RESEARCH COLLOQUIUM ON COMPUTATIONAL SOCIAL SCIENCE/DATA SCIENCES – Ben Klemens – Using administrative records to reveal disparate outcomes from U.S. domestic migration

When:
January 24, 2020 @ 3:00 pm – 4:00 pm
2020-01-24T15:00:00-05:00
2020-01-24T16:00:00-05:00
Where:
CENTER FOR SOCIAL COMPLEXITY SUITE, 3RD FLOOR, RESEARCH HALL
Cost:
Free
Contact:
Karen Underwood
7039939298

Research Colloquium on Computational Social Science/Data Science

Ben Klemens PhD
U.S. Treasury Department

Using administrative records to reveal disparate outcomes from U.S. domestic migration

Friday, January 24, 3:00 p.m.
Center for Social Complexity Suite, 3rd Floor Research Hall

All are welcome to attend.

Abstract:
Economic models of migration, domestic and international, typically begin with the assumption that a moving household’s primary goal is to attain higher income than it would earn by staying.  This article uses administrative records for almost all people earning formal market income in the U.S., 2001–2015, totaling about 1.7 billion household observations with 82 million long-distance moves, to develop a detailed match between movers and comparable stayers and thus a comparison of movers’ income changes relative to stayers.  This talk will focus on the technical issues of dealing with a billion-scale data set, and the methodological opportunities it affords.  The matching method shows that for almost all subgroups, pecuniary benefits are not large, and they are not evenly distributed.  Movers leaving school and most younger households likely to see higher income relative to staying, but other movers, most notably single parents, are roughly half as likely to see a relative income gain.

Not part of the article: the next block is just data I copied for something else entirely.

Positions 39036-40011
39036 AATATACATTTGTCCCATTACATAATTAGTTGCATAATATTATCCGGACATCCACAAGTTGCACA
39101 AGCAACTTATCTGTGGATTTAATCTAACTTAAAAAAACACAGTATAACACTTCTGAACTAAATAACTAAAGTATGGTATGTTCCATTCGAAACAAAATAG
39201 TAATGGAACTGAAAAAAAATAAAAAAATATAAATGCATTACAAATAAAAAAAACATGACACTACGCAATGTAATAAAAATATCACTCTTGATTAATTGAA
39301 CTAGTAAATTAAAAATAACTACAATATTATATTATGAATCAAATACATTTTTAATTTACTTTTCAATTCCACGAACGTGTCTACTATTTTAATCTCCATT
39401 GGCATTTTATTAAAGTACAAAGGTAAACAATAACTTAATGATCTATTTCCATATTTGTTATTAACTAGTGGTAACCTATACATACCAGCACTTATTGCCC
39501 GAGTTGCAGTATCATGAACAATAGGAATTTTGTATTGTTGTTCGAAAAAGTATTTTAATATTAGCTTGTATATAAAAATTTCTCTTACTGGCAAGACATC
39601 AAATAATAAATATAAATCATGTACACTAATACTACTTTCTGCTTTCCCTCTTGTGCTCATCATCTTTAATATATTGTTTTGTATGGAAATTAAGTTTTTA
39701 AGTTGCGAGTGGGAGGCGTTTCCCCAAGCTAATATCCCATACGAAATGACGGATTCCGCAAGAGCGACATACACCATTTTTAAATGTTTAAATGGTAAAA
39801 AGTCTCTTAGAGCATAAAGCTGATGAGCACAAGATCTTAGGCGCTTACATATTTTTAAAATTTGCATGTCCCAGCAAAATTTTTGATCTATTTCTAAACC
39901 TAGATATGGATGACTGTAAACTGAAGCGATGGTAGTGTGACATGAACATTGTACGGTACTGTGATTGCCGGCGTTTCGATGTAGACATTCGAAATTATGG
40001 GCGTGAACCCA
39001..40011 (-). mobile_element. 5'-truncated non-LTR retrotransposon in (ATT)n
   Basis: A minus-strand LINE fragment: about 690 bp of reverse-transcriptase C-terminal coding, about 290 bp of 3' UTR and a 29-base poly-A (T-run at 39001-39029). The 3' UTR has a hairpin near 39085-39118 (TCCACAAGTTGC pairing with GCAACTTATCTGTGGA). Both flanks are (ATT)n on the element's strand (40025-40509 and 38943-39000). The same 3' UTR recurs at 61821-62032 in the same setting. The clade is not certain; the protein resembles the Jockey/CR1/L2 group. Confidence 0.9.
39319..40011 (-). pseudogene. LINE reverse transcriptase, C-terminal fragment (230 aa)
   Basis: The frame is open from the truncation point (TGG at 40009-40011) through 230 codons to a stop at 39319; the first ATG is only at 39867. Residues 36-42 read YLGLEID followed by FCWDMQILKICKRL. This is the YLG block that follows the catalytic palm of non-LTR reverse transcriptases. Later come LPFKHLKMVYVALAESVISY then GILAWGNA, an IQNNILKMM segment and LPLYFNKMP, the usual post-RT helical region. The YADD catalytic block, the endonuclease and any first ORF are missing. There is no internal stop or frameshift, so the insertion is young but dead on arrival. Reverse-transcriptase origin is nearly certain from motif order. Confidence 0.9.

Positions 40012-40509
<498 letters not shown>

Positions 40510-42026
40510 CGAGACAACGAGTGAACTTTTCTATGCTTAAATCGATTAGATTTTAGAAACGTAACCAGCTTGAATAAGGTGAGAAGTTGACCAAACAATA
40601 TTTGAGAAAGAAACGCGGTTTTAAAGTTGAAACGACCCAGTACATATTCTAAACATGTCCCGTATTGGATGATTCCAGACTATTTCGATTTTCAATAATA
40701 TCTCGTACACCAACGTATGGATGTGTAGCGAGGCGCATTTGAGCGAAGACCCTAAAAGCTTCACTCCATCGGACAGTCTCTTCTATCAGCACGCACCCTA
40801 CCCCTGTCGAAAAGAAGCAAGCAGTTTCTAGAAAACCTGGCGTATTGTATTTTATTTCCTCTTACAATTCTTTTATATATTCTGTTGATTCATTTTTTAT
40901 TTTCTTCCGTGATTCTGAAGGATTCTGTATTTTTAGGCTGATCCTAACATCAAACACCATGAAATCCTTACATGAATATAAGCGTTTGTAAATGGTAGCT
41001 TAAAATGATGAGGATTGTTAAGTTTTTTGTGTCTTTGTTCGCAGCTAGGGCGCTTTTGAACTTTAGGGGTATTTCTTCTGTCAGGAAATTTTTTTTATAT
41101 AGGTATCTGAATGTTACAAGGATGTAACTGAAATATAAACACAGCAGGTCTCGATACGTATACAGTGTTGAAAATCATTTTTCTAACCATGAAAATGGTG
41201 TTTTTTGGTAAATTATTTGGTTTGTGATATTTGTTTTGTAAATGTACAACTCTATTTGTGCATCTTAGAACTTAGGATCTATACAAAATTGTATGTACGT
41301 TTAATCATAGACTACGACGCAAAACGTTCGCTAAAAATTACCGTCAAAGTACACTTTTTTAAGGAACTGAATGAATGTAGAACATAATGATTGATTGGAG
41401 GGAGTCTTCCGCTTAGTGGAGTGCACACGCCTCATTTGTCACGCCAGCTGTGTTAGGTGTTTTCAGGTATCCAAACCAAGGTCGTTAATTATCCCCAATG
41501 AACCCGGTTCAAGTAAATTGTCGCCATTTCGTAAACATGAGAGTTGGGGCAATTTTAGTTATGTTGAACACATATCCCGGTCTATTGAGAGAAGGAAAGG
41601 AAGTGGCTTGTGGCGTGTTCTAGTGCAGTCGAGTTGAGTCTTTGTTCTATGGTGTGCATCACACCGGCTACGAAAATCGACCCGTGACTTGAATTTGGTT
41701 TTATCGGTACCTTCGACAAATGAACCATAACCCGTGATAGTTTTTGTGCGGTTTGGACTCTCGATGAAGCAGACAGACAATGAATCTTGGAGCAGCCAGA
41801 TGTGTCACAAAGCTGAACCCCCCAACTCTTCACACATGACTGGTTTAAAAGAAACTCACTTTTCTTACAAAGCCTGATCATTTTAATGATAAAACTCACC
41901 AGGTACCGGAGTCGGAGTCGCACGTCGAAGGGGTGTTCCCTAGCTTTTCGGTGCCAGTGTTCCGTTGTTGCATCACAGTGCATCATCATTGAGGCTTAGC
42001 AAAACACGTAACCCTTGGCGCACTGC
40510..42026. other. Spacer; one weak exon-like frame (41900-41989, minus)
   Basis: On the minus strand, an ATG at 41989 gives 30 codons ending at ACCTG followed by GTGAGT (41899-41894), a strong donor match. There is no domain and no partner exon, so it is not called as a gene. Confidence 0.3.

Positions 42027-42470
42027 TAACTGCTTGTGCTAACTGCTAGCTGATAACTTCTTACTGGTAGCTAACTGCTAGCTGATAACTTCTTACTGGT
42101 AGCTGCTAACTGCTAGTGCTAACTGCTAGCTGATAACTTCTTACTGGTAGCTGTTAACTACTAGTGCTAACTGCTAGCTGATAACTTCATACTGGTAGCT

Bio:
Ben Klemens is an economist and statistician at the United States Treasury. He has written on modeling methodology and intellectual property policy, including a book on statistical computing from Princeton University press and one on software patents from Brookings Press. He also developed an innovative library of statistics functions for C, named Apophenia.